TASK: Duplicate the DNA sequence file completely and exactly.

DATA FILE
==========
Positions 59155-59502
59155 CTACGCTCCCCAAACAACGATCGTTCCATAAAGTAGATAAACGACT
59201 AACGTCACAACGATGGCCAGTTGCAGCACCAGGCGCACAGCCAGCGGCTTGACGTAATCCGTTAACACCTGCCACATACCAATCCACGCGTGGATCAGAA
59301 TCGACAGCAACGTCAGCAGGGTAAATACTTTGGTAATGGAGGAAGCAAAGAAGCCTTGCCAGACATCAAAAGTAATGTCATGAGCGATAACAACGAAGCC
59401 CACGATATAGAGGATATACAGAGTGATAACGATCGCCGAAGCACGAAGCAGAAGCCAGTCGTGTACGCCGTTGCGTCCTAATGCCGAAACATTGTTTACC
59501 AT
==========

Positions 59155-59502
59155 CTACGCTCCCCAAACAACGATCGTTCCATAAAGTAGATAAACGACT
59201 AACGTCACAACGATGGCCAGTTGCAGCACCAGGCGCACAGCCAGCGGCTTGACGTAATCCGTTAACACCTGCCACATACCAATCCACGCGTGGATCAGAA
59301 TCGACAGCAACGTCAGCAGGGTAAATACTTTGGTAATGGAGGAAGCAAAGAAGCCTTGCCAGACATCAAAAGTAATGTCATGAGCGATAACAACGAAGCC
59401 CACGATATAGAGGATATACAGAGTGATAACGATCGCCGAAGCACGAAGCAGAAGCCAGTCGTGTACGCCGTTGCGTCCTAATGCCGAAACATTGTTTACC
59501 AT